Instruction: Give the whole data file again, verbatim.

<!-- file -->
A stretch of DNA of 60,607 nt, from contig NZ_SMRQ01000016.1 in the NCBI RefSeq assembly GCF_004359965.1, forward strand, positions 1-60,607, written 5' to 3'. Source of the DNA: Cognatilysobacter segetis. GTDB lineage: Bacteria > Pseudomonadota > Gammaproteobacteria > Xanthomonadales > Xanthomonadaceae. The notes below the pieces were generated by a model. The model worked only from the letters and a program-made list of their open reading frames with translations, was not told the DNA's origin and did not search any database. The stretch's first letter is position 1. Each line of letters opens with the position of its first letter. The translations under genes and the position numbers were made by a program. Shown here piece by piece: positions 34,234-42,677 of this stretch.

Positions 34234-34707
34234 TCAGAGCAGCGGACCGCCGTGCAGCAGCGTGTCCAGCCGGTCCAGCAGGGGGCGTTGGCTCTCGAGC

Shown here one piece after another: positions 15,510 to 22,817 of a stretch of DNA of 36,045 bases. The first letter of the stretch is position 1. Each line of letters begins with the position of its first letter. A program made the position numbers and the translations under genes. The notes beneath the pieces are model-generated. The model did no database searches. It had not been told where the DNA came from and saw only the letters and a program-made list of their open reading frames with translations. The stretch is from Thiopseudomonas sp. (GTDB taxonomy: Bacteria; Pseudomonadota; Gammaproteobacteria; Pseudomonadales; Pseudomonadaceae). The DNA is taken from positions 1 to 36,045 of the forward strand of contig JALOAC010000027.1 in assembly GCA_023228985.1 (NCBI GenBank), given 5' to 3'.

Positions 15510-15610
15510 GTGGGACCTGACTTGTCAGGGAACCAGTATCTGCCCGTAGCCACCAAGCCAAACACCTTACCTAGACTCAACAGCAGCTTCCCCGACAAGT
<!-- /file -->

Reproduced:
A stretch of DNA of 60,607 nt, from contig NZ_SMRQ01000016.1 in the NCBI RefSeq assembly GCF_004359965.1, forward strand, positions 1-60,607, written 5' to 3'. Source of the DNA: Cognatilysobacter segetis. GTDB lineage: Bacteria > Pseudomonadota > Gammaproteobacteria > Xanthomonadales > Xanthomonadaceae. The notes below the pieces were generated by a model. The model worked only from the letters and a program-made list of their open reading frames with translations, was not told the DNA's origin and did not search any database. The stretch's first letter is position 1. Each line of letters opens with the position of its first letter. The translations under genes and the position numbers were made by a program. Shown here piece by piece: positions 34,234-42,677 of this stretch.

Positions 34234-34707
34234 TCAGAGCAGCGGACCGCCGTGCAGCAGCGTGTCCAGCCGGTCCAGCAGGGGGCGTTGGCTCTCGAGC

Shown here one piece after another: positions 15,510 to 22,817 of a stretch of DNA of 36,045 bases. The first letter of the stretch is position 1. Each line of letters begins with the position of its first letter. A program made the position numbers and the translations under genes. The notes beneath the pieces are model-generated. The model did no database searches. It had not been told where the DNA came from and saw only the letters and a program-made list of their open reading frames with translations. The stretch is from Thiopseudomonas sp. (GTDB taxonomy: Bacteria; Pseudomonadota; Gammaproteobacteria; Pseudomonadales; Pseudomonadaceae). The DNA is taken from positions 1 to 36,045 of the forward strand of contig JALOAC010000027.1 in assembly GCA_023228985.1 (NCBI GenBank), given 5' to 3'.

Positions 15510-15610
15510 GTGGGACCTGACTTGTCAGGGAACCAGTATCTGCCCGTAGCCACCAAGCCAAACACCTTACCTAGACTCAACAGCAGCTTCCCCGACAAGT